Vision2 100T 5212, Vision2 200T 5217, Vision2 500T 5218, Vision2 Expression 500T 5229.
Editing System
Color Correction
Answer Printing at Technicolor NY; FX at Toybox and Company 3; anamorphic internegative at Deluxe Hollywood.
MILLER: The core of this movie ran in a magazine article that Danny [Futterman] read. He called me and said, “Do you know this story of Truman Capote going to Kansas? I think that I am going to write a screenplay about it.” And I said, “Good luck, man.” At that time I was reading lots of scripts because I was looking for a feature to do. But I was skeptical of ever finding one, and very skeptical about the coincidence of one of my oldest friends — who had never written a screenplay — actually finishing one and it being good. When he sent me the first draft was when I really sat up and gave it some attention.

FILMMAKER: What did you like in his screenplay?

MILLER: Dan thought it was a great story about a journalist. And that was true, but something else interested me more — how the story was a classic tragedy. Capote has something in common with Speed here, in terms of his natural charisma and creativity, as well as his adventurousness — all which belies, I think, a more desperate truth.

FILMMAKER: What truth is that?

MILLER: Whether it was happening on the conscious or unconscious level, I think that Capote very methodically dismantled his life. All his life he labored to create an opinion of himself within society. He was adored, respected, revered and praised, and then he really set about altering that collective opinion to be more true to his own opinion of himself, which was in no way nearly as kind.

FILMMAKER: You based the film on Gerald Clarke’s biography. What else did you use?

MILLER: Clarke had in his possession the letters that Perry Smith wrote to Truman Capote, which nobody had ever read except Clarke and his secretary. Clarke also gave us the cassettes of all his interviews with Capote. Those were especially helpful to Phil in order to hear what Capote’s voice sounded like when he wasn’t on some talk show. In public or when he got nervous, Capote’s voice would go up higher than normal. He was a performer, and his cadence changed for the occasion. But in these recordings he forgot he was being taped, and he talked conversationally.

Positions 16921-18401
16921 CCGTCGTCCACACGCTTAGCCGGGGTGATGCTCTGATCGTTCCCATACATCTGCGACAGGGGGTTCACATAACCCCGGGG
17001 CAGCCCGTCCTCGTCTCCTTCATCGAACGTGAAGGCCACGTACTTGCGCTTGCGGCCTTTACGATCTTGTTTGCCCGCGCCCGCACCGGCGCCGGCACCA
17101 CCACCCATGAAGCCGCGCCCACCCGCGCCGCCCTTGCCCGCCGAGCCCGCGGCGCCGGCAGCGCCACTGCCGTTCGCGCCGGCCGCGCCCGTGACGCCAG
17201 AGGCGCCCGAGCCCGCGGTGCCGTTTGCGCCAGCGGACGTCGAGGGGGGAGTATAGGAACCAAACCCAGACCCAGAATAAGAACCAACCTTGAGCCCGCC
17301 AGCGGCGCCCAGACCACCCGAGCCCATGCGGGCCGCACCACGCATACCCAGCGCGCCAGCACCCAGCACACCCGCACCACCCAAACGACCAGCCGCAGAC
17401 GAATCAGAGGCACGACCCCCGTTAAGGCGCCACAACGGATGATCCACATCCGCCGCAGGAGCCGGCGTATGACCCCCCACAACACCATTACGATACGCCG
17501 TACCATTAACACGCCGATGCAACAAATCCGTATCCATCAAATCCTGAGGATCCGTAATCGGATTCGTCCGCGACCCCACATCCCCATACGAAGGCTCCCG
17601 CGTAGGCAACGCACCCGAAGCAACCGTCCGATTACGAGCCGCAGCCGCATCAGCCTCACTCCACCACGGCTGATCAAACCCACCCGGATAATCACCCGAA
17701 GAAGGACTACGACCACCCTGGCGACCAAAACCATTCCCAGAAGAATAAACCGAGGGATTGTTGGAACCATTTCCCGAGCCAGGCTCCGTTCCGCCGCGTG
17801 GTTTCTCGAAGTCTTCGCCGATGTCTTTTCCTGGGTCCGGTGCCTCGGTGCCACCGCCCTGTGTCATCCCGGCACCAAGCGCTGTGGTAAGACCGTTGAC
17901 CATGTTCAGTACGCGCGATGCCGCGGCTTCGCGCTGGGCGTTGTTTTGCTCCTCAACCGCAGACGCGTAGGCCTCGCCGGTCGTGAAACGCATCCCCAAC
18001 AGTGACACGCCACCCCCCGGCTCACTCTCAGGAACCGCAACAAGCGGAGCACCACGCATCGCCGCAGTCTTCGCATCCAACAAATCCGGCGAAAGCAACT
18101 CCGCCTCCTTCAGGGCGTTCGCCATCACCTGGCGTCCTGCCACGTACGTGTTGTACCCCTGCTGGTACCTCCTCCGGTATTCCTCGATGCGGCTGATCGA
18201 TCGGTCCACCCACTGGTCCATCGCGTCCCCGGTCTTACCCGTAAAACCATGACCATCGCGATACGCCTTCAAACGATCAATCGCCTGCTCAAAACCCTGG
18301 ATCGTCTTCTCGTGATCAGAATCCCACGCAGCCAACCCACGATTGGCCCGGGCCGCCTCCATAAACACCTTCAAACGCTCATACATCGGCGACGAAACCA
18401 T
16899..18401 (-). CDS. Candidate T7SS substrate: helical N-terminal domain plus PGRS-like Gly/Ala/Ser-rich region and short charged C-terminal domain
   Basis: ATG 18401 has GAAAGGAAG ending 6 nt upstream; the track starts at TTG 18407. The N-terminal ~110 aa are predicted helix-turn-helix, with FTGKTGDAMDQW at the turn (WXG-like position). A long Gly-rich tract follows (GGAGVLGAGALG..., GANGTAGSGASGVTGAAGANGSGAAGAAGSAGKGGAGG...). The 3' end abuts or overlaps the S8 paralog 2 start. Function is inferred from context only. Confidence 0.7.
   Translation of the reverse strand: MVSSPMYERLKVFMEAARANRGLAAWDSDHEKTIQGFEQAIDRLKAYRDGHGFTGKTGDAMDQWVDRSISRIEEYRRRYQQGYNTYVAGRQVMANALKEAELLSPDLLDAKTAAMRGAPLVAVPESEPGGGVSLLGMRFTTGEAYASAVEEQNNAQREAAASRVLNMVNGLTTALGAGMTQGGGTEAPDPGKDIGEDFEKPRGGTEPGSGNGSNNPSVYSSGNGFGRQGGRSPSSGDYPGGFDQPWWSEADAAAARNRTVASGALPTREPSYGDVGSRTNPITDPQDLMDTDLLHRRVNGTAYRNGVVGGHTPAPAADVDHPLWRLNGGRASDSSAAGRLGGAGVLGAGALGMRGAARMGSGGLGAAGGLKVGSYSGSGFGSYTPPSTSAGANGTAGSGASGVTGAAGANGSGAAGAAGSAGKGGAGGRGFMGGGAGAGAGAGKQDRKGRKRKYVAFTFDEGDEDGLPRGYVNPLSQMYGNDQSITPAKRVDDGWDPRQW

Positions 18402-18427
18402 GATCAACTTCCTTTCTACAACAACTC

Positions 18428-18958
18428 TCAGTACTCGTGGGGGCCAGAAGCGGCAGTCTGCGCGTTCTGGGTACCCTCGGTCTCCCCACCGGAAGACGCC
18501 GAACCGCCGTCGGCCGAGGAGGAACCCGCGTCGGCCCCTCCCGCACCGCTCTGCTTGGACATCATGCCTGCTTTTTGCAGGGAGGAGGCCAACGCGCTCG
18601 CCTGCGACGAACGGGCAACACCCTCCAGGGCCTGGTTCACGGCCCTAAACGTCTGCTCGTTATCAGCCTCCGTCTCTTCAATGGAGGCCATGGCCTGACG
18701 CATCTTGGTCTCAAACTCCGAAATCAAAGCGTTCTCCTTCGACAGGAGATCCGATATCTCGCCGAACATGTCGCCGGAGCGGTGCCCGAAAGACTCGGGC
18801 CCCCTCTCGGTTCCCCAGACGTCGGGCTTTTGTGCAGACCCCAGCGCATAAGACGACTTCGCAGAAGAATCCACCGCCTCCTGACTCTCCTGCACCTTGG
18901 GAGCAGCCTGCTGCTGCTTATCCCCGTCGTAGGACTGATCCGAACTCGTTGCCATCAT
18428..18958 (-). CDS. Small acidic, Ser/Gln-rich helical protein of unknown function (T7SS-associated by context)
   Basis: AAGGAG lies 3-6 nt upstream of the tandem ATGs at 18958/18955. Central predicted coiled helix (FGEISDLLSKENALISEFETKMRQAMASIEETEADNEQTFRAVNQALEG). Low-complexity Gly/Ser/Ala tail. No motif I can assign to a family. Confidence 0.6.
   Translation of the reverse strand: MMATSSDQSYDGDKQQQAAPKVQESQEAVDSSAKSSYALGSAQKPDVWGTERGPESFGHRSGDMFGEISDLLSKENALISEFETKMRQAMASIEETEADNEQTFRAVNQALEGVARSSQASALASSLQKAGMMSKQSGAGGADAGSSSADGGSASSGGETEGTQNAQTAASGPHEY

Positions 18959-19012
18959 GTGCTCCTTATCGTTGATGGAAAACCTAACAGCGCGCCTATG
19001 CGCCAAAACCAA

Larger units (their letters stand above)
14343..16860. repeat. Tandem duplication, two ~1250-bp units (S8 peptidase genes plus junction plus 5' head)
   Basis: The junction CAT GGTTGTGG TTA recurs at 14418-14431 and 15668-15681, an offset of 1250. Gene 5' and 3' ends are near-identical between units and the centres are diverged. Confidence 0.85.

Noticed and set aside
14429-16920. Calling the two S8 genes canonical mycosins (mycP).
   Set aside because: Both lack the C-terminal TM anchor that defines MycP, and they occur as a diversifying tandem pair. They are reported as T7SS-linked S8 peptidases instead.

FILMMAKER: When did you learn about the other Capote project, Douglas McGrath’s Every Word Is True, that Killer Films is producing? [Retitled Have You Heard?, the film will be released by Warner Independent next year.]

MILLER: When Danny finished the script, I told him that I would put out some feelers to producers to see who’d be interested. On the very first call that I made I found out that there was a competing project. Up to this point, I had not officially attached myself, and it wasn’t clear whether I should. But then Danny called me and said, “Let’s try to do this thing. You have been reading scripts for years and you have not found anything you like. You love this, so we should try to do it.” He urged and coaxed me in an almost aggressive way, and I am very grateful that he did. There are a million reasons not to make a movie, and sometimes you need to be shaken up a bit to find the reason to [make one]. Our first matter of business was to attach an actor, and there was only one person on the list, and that was Phil. In my mind, Phil was either going to agree to do it or we are not going to make the movie. Within two weeks of him reading it, he signed up.

FILMMAKER: Was this difficult to finance? After all, you were competing with another project for a period piece based on a figure many people don’t know anymore.

MILLER: And that spells box office gold! When Phil and I were pitching the movie, I got to saying that the story has an X factor that is something more than the sum of the circumstances. And I think that’s true.

FILMMAKER: It’s certainly true in the film’s aesthetic. You create a very special vocabulary of using wide shots for emotional effect.

Catherine Keener and Philip Seymour Hoffman in Capote.

MILLER: We stacked the head of the film with a bunch of the large landscape shots. When we hold a shot past when you would expect a cut, it makes you go deeper into that moment. This film really strains to create a consciousness that does not tell the story as much as observe it. And these landscapes — very specifically in terms of the colors and the composition, and how they are held — they charge the atmosphere with a kind of consciousness and therefore a context with which to experience this story. [These shots] create a stillness, a soberness, as if nature is at work.